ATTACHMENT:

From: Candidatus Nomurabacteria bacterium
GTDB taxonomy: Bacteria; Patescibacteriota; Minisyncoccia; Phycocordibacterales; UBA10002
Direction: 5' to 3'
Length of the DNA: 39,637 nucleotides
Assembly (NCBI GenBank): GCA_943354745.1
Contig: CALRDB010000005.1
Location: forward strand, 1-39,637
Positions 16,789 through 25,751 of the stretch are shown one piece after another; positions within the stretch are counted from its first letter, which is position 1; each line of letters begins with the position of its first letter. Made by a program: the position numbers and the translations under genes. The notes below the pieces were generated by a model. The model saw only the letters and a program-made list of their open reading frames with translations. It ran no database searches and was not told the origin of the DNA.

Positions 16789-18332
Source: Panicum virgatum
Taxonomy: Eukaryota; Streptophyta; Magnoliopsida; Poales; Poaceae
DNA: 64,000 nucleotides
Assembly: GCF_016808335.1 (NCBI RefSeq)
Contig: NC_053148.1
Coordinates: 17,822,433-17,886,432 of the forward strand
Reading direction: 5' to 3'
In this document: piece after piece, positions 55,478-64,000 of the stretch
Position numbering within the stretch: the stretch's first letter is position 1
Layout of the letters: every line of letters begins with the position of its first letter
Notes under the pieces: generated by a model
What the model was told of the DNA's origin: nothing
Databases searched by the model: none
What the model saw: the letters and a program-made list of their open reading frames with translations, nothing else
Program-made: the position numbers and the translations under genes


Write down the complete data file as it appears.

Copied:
From: Candidatus Nomurabacteria bacterium
GTDB taxonomy: Bacteria; Patescibacteriota; Minisyncoccia; Phycocordibacterales; UBA10002
Direction: 5' to 3'
Length of the DNA: 39,637 nucleotides
Assembly (NCBI GenBank): GCA_943354745.1
Contig: CALRDB010000005.1
Location: forward strand, 1-39,637
Positions 16,789 through 25,751 of the stretch are shown one piece after another; positions within the stretch are counted from its first letter, which is position 1; each line of letters begins with the position of its first letter. Made by a program: the position numbers and the translations under genes. The notes below the pieces were generated by a model. The model saw only the letters and a program-made list of their open reading frames with translations. It ran no database searches and was not told the origin of the DNA.

Positions 16789-18332
Source: Panicum virgatum
Taxonomy: Eukaryota; Streptophyta; Magnoliopsida; Poales; Poaceae
DNA: 64,000 nucleotides
Assembly: GCF_016808335.1 (NCBI RefSeq)
Contig: NC_053148.1
Coordinates: 17,822,433-17,886,432 of the forward strand
Reading direction: 5' to 3'
In this document: piece after piece, positions 55,478-64,000 of the stretch
Position numbering within the stretch: the stretch's first letter is position 1
Layout of the letters: every line of letters begins with the position of its first letter
Notes under the pieces: generated by a model
What the model was told of the DNA's origin: nothing
Databases searched by the model: none
What the model saw: the letters and a program-made list of their open reading frames with translations, nothing else
Program-made: the position numbers and the translations under genes